Sturgeon: I stand ‘full square’ behind trans community
Nicola Sturgeon said 'all of us have a duty to stand up for equality'.
First Minister Nicola Sturgeon has said she stands “full square” behind transgender people, as she indicated the Government will look to update the protocol for gender reassignment.
During FMQs, Sturgeon expressed her support for the trans community, adding that “all of us have a duty to stand up for equality, however difficult that may be on occasion”.
Sturgeon acknowledged that work is needed on the waiting times for appointments at Scotland’s four gender identity clinics, with patients currently facing a possible two-and-a-half-year wait to be seen.
Following a question from Green MSP Gillian Mackay, Sturgeon said: “I absolutely stand here full square behind trans people in the discrimination and stigma and prejudice that they face and in the ongoing battle for equality for which they have as much of an entitlement as anyone else in our society.
“There are many things we’ve got to do, not least reducing waiting times for gender identity services… but I think all of us need to realise that progress in our society is rarely all one way.
“We always have to protect and continue to win and re-win the progress we have made.”
The First Minister said it is up to the people of Scotland to “make sure that our progress as a country continues to be in the forward direction and that Scotland is a place where everybody feels valued and respected and able to be who they are”.
She added: “That’s the country I want to not just lead, but the country I want to live in as a citizen, and I think we’ve all got work to do to make sure it is reality and not just rhetoric.”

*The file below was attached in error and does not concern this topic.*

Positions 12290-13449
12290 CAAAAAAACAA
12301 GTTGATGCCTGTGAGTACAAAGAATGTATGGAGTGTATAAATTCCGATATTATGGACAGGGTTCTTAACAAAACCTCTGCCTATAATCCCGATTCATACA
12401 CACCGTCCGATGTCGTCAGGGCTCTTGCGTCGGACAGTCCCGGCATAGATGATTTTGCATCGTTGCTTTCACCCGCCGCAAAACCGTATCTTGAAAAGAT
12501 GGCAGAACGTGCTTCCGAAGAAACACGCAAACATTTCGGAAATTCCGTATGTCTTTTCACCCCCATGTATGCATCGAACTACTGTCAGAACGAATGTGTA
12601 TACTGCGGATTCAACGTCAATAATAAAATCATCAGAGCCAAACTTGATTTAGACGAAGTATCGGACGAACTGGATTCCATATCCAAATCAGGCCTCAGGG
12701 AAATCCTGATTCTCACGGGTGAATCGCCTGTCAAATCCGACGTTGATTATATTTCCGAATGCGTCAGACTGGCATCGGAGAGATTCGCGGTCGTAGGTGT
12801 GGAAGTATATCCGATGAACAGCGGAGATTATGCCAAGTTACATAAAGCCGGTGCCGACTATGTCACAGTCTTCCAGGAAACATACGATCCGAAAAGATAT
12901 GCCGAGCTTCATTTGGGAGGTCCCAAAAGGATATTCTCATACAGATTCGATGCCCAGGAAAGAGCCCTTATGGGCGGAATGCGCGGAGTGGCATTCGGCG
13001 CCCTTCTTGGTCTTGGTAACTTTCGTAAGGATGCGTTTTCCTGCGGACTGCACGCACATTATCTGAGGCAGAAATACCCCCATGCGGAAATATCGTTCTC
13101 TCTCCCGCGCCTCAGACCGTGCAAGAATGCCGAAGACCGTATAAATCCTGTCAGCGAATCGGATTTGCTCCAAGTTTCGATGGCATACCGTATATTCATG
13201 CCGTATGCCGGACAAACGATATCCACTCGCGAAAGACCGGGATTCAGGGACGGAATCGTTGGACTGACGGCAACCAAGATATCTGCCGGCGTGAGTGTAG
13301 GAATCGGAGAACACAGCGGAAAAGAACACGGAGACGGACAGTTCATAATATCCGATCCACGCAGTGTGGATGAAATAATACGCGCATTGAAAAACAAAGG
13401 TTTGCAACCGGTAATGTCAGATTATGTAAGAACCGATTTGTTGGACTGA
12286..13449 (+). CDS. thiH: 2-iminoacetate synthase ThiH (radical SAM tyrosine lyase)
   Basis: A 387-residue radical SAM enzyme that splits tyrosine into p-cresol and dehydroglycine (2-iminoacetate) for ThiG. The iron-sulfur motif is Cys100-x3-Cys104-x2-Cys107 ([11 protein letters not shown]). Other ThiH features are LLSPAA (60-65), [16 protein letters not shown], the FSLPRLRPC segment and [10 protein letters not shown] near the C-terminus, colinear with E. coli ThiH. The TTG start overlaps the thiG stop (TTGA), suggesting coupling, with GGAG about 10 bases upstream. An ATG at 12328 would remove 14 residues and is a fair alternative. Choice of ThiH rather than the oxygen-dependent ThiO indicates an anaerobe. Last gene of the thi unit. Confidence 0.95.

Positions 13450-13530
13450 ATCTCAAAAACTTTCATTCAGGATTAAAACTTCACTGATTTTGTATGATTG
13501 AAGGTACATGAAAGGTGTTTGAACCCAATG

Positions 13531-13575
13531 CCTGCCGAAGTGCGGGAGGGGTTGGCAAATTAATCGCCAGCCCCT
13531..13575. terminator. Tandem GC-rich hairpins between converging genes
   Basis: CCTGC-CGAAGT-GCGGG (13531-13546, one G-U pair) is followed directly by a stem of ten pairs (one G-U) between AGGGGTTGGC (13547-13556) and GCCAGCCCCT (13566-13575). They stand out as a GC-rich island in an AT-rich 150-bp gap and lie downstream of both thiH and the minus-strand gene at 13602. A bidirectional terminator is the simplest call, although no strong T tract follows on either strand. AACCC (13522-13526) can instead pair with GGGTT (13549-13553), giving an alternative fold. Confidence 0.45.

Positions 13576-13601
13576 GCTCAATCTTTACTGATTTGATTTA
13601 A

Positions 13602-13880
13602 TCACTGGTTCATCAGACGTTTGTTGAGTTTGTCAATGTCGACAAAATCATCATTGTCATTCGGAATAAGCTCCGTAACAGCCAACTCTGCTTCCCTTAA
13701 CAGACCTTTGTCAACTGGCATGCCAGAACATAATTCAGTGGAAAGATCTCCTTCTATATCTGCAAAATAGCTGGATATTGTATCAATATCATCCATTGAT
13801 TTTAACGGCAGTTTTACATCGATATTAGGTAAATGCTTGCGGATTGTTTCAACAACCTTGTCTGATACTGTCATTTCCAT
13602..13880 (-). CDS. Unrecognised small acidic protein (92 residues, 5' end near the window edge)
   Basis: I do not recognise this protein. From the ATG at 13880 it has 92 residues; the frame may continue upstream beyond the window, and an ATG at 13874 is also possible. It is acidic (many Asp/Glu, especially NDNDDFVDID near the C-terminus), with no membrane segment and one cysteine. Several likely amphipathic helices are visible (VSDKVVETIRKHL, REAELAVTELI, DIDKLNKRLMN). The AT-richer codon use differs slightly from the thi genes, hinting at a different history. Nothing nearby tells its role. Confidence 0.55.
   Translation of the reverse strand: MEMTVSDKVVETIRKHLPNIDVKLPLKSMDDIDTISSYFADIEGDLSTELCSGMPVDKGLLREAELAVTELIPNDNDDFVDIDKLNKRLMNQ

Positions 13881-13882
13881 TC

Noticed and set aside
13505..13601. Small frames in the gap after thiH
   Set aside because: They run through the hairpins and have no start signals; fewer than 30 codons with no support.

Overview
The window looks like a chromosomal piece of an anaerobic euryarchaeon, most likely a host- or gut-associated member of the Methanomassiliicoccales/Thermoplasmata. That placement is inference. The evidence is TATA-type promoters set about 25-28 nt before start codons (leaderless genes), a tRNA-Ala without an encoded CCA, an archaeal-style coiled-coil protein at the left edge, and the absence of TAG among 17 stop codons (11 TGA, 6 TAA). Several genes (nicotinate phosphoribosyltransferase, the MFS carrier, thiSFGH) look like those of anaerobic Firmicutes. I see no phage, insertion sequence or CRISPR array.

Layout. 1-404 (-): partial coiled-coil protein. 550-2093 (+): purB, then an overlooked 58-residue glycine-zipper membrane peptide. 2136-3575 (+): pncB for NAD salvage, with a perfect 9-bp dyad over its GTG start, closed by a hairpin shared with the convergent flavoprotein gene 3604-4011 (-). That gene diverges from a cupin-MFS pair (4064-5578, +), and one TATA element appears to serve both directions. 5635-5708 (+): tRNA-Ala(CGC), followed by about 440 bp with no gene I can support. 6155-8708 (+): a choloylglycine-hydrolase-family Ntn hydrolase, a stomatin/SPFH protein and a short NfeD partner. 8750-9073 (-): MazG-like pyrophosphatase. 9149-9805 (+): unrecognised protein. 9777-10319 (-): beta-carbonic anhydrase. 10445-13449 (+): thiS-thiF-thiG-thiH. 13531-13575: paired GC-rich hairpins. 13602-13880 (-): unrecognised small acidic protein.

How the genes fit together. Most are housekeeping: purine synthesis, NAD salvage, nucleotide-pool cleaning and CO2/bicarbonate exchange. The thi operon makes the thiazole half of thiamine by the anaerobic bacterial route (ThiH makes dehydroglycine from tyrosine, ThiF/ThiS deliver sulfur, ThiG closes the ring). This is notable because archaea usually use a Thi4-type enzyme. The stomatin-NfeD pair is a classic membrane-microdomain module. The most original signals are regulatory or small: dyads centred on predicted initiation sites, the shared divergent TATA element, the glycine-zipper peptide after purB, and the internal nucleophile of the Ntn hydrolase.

Mackay said: “Trans people are our friends, colleagues and family and they deserve to be able to express their identity in peace.”
On what the Scottish Government plans to do to improve gender identity care in Scotland, the First Minister told MSPs: “We’re working with NHS Scotland to improve gender identity services, including reducing waiting times – which I think everybody recognises are far too long – and that causes additional trauma and anxiety.
“We will shortly be writing to the national gender identity clinical network for Scotland to ask them to review and update the gender reassignment protocol.”
Tartan Army fans gathered in London to celebrate Scotland’s 0-0 draw with England.
Scotland put in a superb performance to earn a draw with England at Wembley on Friday night in their second game of Euro 2020.
A win over Croatia at Hampden on Tuesday should be enough to reach their first ever major tournament knockout stage.
Supporters were out in force in London celebrating the result which keeps Scotland’s Euro 2020 hopes alive.
Red flares were set off as crowds congregated in Leicester Square for the much-anticipated match.
Many fans were wearing kilts and draped in Scotland flags, singing and cheering in the popular tourist spot.
Others kicked footballs and many belted out the Scottish national anthem and chanted “No Scotland, no party”.